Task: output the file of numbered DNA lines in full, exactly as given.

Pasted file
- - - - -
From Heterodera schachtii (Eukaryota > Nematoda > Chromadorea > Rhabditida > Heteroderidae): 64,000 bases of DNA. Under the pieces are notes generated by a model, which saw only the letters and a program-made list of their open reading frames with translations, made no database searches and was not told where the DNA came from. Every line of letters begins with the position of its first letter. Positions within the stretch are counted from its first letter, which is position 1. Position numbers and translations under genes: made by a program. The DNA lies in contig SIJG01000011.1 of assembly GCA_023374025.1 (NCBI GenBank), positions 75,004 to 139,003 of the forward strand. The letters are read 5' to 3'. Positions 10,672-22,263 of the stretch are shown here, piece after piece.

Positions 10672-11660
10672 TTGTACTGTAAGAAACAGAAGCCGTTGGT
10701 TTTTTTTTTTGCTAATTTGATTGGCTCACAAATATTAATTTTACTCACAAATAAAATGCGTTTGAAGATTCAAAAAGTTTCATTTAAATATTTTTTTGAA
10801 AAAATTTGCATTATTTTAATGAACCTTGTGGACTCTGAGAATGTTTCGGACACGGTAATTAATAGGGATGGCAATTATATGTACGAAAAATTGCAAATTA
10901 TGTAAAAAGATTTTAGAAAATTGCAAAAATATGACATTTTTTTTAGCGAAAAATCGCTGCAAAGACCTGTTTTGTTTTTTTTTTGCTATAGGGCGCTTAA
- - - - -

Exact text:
From Heterodera schachtii (Eukaryota > Nematoda > Chromadorea > Rhabditida > Heteroderidae): 64,000 bases of DNA. Under the pieces are notes generated by a model, which saw only the letters and a program-made list of their open reading frames with translations, made no database searches and was not told where the DNA came from. Every line of letters begins with the position of its first letter. Positions within the stretch are counted from its first letter, which is position 1. Position numbers and translations under genes: made by a program. The DNA lies in contig SIJG01000011.1 of assembly GCA_023374025.1 (NCBI GenBank), positions 75,004 to 139,003 of the forward strand. The letters are read 5' to 3'. Positions 10,672-22,263 of the stretch are shown here, piece after piece.

Positions 10672-11660
10672 TTGTACTGTAAGAAACAGAAGCCGTTGGT
10701 TTTTTTTTTTGCTAATTTGATTGGCTCACAAATATTAATTTTACTCACAAATAAAATGCGTTTGAAGATTCAAAAAGTTTCATTTAAATATTTTTTTGAA
10801 AAAATTTGCATTATTTTAATGAACCTTGTGGACTCTGAGAATGTTTCGGACACGGTAATTAATAGGGATGGCAATTATATGTACGAAAAATTGCAAATTA
10901 TGTAAAAAGATTTTAGAAAATTGCAAAAATATGACATTTTTTTTAGCGAAAAATCGCTGCAAAGACCTGTTTTGTTTTTTTTTTGCTATAGGGCGCTTAA